38. At my previous university, books could be recalled, but that meant that the student currently in possession of the book would not be able to renew the book. He/she would still have the book for the original check-out length. The other student waiting for the book could, in the meantime, check out that same book through Inter Library Loan, even though the library technically owned that book already. With this system no one had to worry about his/her book being taken or about not being able to find the book he/she was looking for. UChicago's system privileges the student who got there second or it starts a recall war. I find it very ineffective.
39. The library fines are pretty ridiculous. And the return policy in general is a bit extreme. Students pay a lot to go to the U of C. At my previous institution, we could renew books online continually until another student or faculty member requested the book. There have been several times when I have hung onto a book that I needed, gotten charged a late fee, and then had to check it out again immediately--no one else needed it, and I still did. I would like to see the library implement a policy whereby you can renew until someone else requests the book.
40. The database finder really doesn't work to actually find anything in Psychology. I used it all the time as an undergrad at Washington University, but it is unusable here
41. Off-campus access to electronic journals and databases is horrible, in my opinion. It is so inefficient and time-consuming. I think there should be a system where you only have to log in once (per use, I mean) off-campus and then when you go to PubMed you can access the full -texts right from there. This is how it was at my old school.
42. At my old school, you could log into your school account remotely and access all the articles the school had access to right off of PubMed. Here, I generally find I have to search PubMed then log into the library account and search for the article I found that I want to read.
43. Also, if there is a way to click directly through from Google Scholar to e-copies of articles, instead of going through the whole catalog hunt, that would be fantastic, it's such a time/frustration saver; Stanford currently uses this system.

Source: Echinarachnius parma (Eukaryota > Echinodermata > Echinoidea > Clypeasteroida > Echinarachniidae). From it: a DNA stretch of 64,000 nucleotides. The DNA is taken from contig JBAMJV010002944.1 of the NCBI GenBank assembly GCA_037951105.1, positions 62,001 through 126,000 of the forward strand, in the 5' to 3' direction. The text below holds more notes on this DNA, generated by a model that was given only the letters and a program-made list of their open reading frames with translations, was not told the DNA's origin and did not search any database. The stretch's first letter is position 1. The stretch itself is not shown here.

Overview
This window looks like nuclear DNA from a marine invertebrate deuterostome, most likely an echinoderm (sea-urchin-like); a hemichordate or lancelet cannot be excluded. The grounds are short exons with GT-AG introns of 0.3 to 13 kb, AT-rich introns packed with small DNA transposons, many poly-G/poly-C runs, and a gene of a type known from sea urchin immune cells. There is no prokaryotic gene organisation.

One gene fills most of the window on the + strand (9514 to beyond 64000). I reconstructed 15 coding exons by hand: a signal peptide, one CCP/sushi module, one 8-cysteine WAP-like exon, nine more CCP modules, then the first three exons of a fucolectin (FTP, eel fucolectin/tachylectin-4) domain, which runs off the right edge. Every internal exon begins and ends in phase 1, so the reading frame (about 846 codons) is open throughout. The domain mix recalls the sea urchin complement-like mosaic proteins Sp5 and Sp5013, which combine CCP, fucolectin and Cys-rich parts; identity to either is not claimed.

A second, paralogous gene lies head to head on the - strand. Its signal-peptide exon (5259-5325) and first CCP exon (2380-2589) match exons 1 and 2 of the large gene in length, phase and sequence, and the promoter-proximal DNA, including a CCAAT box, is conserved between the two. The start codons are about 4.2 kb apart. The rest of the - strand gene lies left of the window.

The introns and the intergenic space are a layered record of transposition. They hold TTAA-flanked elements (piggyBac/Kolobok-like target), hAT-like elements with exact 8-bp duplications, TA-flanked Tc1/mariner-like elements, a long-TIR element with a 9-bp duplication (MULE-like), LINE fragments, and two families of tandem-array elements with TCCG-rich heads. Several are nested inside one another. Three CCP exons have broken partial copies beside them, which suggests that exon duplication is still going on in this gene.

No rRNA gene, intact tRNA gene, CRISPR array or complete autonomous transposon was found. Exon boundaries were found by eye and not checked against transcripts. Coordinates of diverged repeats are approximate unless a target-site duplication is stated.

44. (at Regenstein) printing and copying are incredibly overpriced. They give me a greater incentive to simply check out the resource and scan it at home, or rather to use the scanner at the library instead of the copiers. Other libraries have much more economical photocopying options.
45. I was just doing some research at Texas Tech University (by no means a place that's comparable in wealth and resources to the UofC), and they have these incredible industrial-sized scanners with embedded LCDs, and high speeds. It took me literally ten minutes to scan a 300-page book! And it was totally free. The university should have just swallowed the upkeep costs on a scanner.
46. we definitely need more computers (my undergrad library had a program where students could rent out laptops, as well as the same number of desktops for about a quarter of the number of students)
47. Printing fees are also quite costly, compared to other universities I have visited.
48. I do not use the printers at the library, because they seem complicated and time-consuming. My past institution had free printing (there was a limit per semester). I think the University of Chicago should have something like this instituted, rather than charging for printing.
49. There need to be more than one microform/microfilm station that digitizes images. I used the ST200 AM/MOCA at the Library of Congress and it is great
50. Longer hours are always welcome during the last two weeks of class. Near the end of last quarter there were nights where I had to leave before I was really ready to. At my old campus, during the last week of class the library would operate under extended hours which was very helpful.
51. Coming from a university with a 24-hr library, Regenstein is an acquired taste that lacks a lot of the flavors (multiple copies of books that I need, 24 hr, free print quota) that make a library experience easy, simple and cost effective.
52. I didn't go to a great undergraduate institution and the library was about the only thing I could say was better there than at University of Chicago.
53. I wish the library were run like BYU's Harold B. Lee library. the online searches are easier/more intuitive, printing is much easier etc.
54. Also, there are books that are critical to my field, and the library has one copy, sometimes it's lost, and many students end up having to take turns reading it. I am aware that other institutions at times have multiple copies of such books.
55. Latin American social science division is good, but still lags a little behind that of Univ. of Illinois (at Urbana)
56. I find your African section to be lacking and I have to use Northwestern to enhance my research.
57. I would like to see the Library at Chicago to be as progressive as the library at the University of Michigan in terms of digitization.
58. Duke seems to have a good digital archive. Is there a way we cold access that or get a book "loaned" to us from their archive through interlibrary loan?
59. I have used lots of academic libraries and nowhere else have I had so many problems finding library materials.